I shouldn’t say this but I will: Moriarty, Sherlock Holmes’ meanest baddest adversary, is one of my favorite characters on television and film. I root for Sherlock too because he’s one step away from being the meanest baddest too, perhaps a mirror of Moriarty’s evil nature. So you ask, WHY?
Sherlock Holmes has become part of our modern mythology, much like the Greek gods and goddesses of ancient times. Moriarty is the twentieth and twenty-first century Hades, the Greek God of the underworld. Does it get more evil than Hades? Yup, Moriarty.
So can Moriarty be redeemed? I keep hoping so though I’ve seen many incarnations where he never comes back from the evil edge.
I’ve seen many incarnations on television. There’s the Moriarty in Star Trek: Next Generation. This Moriarty was not redeemed. Don’t remember? Take a look:
Being a sentient holographic image FOREVER is worse than death!
I gladly revisited Moriarty this weekend because of PBS’s Sherlock. Briefly, I went back mentally to the Sherlock Holmes in black and white films of the 1930s and 1940s starring Basil Rathbone, the more recent incarnation starring Robert Downey, Jr and the television show House loosely based on Holmes. All of the versions, except House who was actually a Sherlockian Moriarty, had their own glorious Moriarty. No happy ending . . . No redemption . . . At least for Moriarty.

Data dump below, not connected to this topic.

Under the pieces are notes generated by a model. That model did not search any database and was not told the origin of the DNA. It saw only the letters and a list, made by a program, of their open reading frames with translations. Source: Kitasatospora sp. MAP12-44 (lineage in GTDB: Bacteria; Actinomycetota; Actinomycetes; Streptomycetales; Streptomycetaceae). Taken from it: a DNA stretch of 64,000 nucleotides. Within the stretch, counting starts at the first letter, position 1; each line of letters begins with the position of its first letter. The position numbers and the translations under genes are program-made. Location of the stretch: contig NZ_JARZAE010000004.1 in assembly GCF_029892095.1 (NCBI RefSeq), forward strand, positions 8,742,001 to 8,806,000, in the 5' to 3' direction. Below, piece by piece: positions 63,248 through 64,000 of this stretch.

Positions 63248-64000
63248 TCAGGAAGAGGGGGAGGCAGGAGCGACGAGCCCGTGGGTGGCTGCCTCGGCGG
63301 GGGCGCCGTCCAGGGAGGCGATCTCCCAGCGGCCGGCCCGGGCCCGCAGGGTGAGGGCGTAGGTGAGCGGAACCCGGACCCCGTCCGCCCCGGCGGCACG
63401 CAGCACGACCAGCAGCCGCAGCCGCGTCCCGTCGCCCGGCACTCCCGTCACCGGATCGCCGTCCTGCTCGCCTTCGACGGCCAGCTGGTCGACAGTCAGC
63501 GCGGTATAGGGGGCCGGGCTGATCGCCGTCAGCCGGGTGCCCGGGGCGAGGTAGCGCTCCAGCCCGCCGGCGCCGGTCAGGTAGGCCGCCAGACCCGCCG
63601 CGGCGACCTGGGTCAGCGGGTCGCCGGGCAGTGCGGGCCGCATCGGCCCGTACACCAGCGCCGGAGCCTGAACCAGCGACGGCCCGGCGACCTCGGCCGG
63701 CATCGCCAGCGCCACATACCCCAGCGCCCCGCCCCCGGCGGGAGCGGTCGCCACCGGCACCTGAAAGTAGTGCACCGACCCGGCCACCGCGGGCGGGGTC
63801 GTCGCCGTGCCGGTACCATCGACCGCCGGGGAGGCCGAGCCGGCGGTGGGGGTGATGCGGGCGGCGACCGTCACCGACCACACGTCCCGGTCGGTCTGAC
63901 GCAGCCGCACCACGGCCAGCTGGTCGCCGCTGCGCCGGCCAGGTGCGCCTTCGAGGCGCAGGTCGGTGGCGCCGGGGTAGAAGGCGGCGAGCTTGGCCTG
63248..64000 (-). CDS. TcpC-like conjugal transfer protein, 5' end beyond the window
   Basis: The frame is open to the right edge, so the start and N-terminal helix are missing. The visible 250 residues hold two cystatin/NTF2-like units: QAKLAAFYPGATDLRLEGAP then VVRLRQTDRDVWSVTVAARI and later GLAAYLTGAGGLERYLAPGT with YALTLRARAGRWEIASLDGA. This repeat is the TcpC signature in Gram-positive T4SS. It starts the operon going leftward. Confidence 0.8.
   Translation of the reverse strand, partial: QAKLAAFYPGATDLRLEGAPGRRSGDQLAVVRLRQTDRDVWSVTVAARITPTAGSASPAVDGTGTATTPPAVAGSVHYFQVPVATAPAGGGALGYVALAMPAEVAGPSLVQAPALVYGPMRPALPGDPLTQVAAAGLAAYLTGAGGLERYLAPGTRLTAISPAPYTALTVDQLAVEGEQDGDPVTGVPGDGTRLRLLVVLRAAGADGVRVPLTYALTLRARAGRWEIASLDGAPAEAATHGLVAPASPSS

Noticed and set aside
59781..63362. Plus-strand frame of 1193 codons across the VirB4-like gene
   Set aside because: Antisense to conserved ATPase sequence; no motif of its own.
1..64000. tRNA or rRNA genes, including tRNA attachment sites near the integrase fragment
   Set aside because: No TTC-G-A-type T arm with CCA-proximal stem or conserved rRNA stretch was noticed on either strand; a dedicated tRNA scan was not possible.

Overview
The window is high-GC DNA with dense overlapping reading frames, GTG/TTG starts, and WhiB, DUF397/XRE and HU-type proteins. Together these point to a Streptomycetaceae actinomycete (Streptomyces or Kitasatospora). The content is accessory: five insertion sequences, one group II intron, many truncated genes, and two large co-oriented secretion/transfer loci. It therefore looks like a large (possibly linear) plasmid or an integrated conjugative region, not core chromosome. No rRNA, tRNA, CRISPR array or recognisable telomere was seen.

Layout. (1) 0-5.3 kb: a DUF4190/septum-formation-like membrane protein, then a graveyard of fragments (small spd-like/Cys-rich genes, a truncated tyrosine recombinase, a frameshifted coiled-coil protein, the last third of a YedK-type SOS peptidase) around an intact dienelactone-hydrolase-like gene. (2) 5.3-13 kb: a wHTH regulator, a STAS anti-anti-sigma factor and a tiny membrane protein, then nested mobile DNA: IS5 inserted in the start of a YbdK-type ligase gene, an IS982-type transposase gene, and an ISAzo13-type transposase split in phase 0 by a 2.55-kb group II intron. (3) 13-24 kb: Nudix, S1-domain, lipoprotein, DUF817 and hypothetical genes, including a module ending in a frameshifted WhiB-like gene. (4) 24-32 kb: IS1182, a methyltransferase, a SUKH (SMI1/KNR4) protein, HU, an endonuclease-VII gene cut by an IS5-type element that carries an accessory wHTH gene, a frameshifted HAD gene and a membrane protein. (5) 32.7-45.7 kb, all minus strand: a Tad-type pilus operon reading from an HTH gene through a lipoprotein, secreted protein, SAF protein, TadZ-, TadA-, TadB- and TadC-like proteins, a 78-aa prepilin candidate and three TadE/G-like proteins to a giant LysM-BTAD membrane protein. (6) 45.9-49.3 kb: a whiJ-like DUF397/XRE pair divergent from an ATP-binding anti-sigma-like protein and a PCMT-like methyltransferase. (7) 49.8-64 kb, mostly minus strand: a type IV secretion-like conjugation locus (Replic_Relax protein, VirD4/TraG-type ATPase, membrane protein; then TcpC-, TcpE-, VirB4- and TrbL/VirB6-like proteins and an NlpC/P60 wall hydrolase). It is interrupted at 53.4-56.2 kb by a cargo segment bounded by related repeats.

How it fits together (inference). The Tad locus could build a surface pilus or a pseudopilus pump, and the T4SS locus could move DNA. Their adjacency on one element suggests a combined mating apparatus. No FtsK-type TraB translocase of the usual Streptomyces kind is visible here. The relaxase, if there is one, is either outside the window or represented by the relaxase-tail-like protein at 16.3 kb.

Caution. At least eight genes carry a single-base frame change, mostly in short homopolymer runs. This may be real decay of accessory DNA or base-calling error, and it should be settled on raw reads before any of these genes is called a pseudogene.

I have to say though that PBS’s version has been the most compelling because this Moriarty is damaged, co-dependent, attention-seeking, and oh so crazy. He is Jim Moriarty. He’s the CRAZY uncle, the engine that drives the dysfunctional family; strangely, even in his nuttiness he’s missed when he skips the family BBQ.
I was hoping by the end of the second season of PBS’s Sherlock, that THIS Moriarty would be redeemed. Partly, because Moriarty’s co-dependency was fueled by Sherlock’s desperate need to have a sibling in which they mirrored one another’s sadness, mental illness, and brilliance. Ying and Yang, with Sherlock’s crazy Ying, one block from Jim’s nutty self-absorbed Yang.
And partly because I so wanted Moriarty to live on, to be redeemed even when I know in EVERY version of Sherlock vs. Moriarty that Moriarty has to go, I mean die. Don’t we all deserve redemption? Would it be the worst thing in the world to re-write some of the greatest mysteries written by Sir Arthur Conan Doyle where the bad guy, where Jim Moriarty finds some grace, justification, and sanctification? I’m all for it.
Watch both seasons of Sherlock even though you know the answer. Season 1 is available on DVD. Sherlock is compelling TV.